Meanwhile James moved on with his life, and in the wake of such glittering success received many offers from down south.
“After Braveheart, mum and dad had a lot of interest from…London,” Robinson reflects. “They said I’d been working pretty much like an adult for the last two months, so they decided to treat me like an adult with the decisions that were being made.”
He wasn’t pushed to go to London by his parents and James Robinson admits to being immensely proud of the way his mum and dad guided him. He stayed in Scotland, had a happy childhood, played football with his friends and completed his education.
“They said yeah we’ll put him back to school,” he remembered. “Then when he’s old enough to make his own decisions we’ll back him all the way.”
It wasn’t long, however, before Hollywood was seeking out the young James Robinson again.
“George Lucas was interested in me for Anakin Skywalker, the original Darth Vader,” Robinson confided. “So, I was 12 years old at the time, and it wasn’t cuthroat… they were really nice. I met up with them about two or three times had a discussion…and they genuinely did want me to be part of it. They had storyboards based on my face, you can see them on the internet. But I had grown too much and I had shaved my head.”
Robinson was now too tall for the part, and Lucas eventually gave it to another young actor.
“It was a nice indication of rejection, I didn’t get that job in Star Wars,” he said nodding. “I ended up doing normal jobs…paper run, and working in an ice cream shop in Kilmarnock, (Varani’s) Forum Cafe. One of the things I remember was when the Phantom Menace came out, Pepsi cans had the face of the young Anakin ( Jake Lloyd) on it.
I was selling people in Kilmarnock these Pepsi cans thinking, wow, that could have been me. But I didn’t dwell on it.”
The experience didn’t deter James and he took time to finish school, and finally decide that he wanted to pursue a career in acting.
“Someone said there was a course in Ayr, an acting course,” he explained. “But I didn’t want to be that guy that said right I did a film eight years ago I demand I should be getting these parts. ‘Naw’, I’ve done one job I need to learn the ropes. So I went to Ayr College and luckily there were some great tutors, Donald Stewart, who was, incidentally, my tutor on Braveheart, Lorna Penney, she came down from Royal Scottish Academy of Music and Drama (now the Scottish Conservatoire). She instilled a lot of discipline – that I had already – but it needed to be nurtured.”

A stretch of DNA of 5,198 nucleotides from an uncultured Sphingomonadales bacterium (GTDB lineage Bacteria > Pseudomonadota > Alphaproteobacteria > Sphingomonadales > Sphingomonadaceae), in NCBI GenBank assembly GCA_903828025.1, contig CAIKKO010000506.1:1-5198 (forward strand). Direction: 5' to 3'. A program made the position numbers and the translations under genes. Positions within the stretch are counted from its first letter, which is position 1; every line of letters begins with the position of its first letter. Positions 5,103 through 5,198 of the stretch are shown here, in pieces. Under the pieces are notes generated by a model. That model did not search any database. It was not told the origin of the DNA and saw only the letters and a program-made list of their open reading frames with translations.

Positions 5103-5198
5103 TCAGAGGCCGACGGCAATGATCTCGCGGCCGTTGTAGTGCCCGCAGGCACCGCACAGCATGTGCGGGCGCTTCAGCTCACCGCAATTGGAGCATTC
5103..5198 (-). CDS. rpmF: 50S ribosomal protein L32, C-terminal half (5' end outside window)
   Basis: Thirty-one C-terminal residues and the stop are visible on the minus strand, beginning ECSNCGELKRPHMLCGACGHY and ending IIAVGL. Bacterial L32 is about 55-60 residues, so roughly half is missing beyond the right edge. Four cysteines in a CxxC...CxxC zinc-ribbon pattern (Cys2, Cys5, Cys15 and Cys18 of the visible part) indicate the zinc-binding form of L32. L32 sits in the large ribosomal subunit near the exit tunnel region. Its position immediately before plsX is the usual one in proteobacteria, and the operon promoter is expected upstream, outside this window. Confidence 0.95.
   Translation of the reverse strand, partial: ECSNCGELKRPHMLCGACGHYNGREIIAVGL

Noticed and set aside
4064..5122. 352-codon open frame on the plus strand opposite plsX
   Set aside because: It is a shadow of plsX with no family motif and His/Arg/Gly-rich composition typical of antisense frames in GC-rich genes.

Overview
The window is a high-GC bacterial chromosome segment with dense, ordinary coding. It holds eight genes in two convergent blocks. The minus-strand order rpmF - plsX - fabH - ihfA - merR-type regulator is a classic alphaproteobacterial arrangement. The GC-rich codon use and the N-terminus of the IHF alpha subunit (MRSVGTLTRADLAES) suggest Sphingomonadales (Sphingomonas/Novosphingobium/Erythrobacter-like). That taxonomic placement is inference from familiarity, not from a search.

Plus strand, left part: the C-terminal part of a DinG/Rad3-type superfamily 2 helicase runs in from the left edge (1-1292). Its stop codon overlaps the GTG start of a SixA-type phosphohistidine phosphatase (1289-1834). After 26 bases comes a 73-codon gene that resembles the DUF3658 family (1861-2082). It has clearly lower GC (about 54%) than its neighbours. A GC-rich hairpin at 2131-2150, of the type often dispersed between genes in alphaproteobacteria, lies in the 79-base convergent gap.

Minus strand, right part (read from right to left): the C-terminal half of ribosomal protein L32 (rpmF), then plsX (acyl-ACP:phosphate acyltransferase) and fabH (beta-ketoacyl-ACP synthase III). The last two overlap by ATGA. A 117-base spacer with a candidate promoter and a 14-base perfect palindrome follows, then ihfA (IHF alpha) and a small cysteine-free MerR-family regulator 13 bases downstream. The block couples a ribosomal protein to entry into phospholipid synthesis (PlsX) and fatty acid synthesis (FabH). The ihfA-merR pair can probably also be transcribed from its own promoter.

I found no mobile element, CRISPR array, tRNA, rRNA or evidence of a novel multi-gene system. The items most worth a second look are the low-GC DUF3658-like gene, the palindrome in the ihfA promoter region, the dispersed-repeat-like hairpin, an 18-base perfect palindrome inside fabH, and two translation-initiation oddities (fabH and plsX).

From Ayr College, Robinson auditioned for the RSAMD, was unsuccessful and though he was made offers by other higher education establishments, decided to move south to London and Rose Bruford College of Theatre and Performance.
“I am always positive about the future,” Robinson added checking his watch. “My career is actually very young, I am under ten years in the game, there have been ups and downs but I’ve worked solid since I came out of drama school, I’ve had some really nice parts, I’ve worked with some amazing directors, I’ve done some great theatre work.”
To date, he has appeared in many TV shows, movies, and stage productions including : Doctors, Casualty, Braveheart, Babylon, Brassed Off and In Time O’ Strife.
James, in an aside, mentions a major project he is not at liberty to discuss at the moment. I am curious but no amount of pressing can persuade the actor with the engaging smile and infectious laugh to reveal anything.
Robinson’s life is a rush hour of travel, connections and speed. His, as we have discovered, is a superfast interconnected existence, but he is positive and philosophical. He checks his watch again, mouths ‘I have to go’.
He disappears into the crowds of people in the Rivergate Mall, and heads back to Glasgow airport for his flight to London and I can’t help thinking about his positivity. His acceptance that despite early pedigree there are going to be disappointments, despite his obvious talent there will be rejections. His insistence that you have to keep going and that failure and success are the same imposters (apologies to Rudyard Kipling) is appealing. There is a lot to like about James Robinson.
Written By, Sergio Burns